Northern Two-lined Salamander

Eurycea bislineata


The Northern Two-lined Salamander is one of our three small, slender salamanders in Vermont, along with the Eastern Red-backed and the Four-toed Salamanders. Adults range from 3 – 5 inches long. They have a yellow-brown stripe down the middle of their backs. On either side of the stripe there are two thin black stripes that start at the eye and extend the length of their bodies. The underside of their tail is a bright yellowish-orange. All four of their legs are about the same size, slender and thin.

Northern Two-lined Salamanders attach their white eggs to the undersides of rocks in streams, springs, and seepage areas.

Get more detailed identification and life history information by downloading the chart here.

You can learn more about this species and see some video footage by checking out this clip from our Rattlers, Peepers & Snappers DVD.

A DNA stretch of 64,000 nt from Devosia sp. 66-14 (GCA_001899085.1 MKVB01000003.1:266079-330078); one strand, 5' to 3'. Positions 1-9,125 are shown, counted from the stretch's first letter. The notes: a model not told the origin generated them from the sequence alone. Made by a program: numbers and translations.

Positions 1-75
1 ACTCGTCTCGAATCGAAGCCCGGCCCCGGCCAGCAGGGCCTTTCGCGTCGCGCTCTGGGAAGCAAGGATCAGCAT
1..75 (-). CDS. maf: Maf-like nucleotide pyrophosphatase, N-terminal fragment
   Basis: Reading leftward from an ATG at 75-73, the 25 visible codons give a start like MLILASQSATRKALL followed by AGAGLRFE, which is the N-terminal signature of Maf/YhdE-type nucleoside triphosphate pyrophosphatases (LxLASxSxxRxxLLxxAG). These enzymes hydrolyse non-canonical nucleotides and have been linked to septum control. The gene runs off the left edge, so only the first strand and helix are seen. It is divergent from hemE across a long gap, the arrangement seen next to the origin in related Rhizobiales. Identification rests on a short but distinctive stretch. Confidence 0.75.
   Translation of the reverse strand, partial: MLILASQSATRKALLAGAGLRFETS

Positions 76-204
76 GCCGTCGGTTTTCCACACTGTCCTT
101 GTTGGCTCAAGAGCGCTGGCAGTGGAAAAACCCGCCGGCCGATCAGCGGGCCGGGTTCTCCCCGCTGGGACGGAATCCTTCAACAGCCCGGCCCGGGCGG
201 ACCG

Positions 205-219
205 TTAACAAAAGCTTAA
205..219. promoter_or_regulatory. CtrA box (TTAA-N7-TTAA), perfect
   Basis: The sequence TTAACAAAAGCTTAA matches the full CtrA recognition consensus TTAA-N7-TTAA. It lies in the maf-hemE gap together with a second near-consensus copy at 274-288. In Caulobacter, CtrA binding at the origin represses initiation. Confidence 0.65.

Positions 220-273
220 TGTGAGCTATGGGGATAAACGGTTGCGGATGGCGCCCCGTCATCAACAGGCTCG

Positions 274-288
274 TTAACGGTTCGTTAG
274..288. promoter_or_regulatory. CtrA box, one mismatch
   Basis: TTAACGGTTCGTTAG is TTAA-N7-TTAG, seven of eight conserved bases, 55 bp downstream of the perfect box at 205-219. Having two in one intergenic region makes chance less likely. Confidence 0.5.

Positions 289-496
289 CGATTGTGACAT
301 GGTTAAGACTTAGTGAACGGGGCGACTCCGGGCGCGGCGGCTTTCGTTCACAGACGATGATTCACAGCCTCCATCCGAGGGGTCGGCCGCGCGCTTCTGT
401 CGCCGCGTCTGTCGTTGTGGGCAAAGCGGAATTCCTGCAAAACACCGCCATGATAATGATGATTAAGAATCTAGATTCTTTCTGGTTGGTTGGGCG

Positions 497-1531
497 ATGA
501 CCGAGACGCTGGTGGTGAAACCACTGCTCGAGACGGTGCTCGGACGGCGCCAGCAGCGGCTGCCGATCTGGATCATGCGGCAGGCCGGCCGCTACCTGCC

Records in Vermont of Eurycea bislineata (Northern Two-lined Salamander)

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They prefer wet soil along small rocky streams, seeps, and springs. During the day they are quite easily found by flipping rocks and logs along the stream edge. They may travel a couple hundred feet away from these areas when the ground is wet. As adults, they are able to climb a couple feet up a tree or fern. They are found statewide.


Northern Two-Lined Salamanders have a state natural heritage rank of S5 (common). Please report sightings of this species in Vermont if you have not reported them within the last five years from a given location. Any natural history observations (feeding, migrations, road crossing areas, early or late season appearance, abnormalities, etc.) are appreciated. Photographs are always helpful, particularly if your report is the first report of this species from a town.

Additional Photos

Photo by Erika Polner. (All photos on this site are © copyright to the photographer and used by permission.)     Photo by Megan Kane. (All photos on this site are © copyright to the photographer and used by permission.)

More Info

Species summary written by Ariel K. McK. Burgess.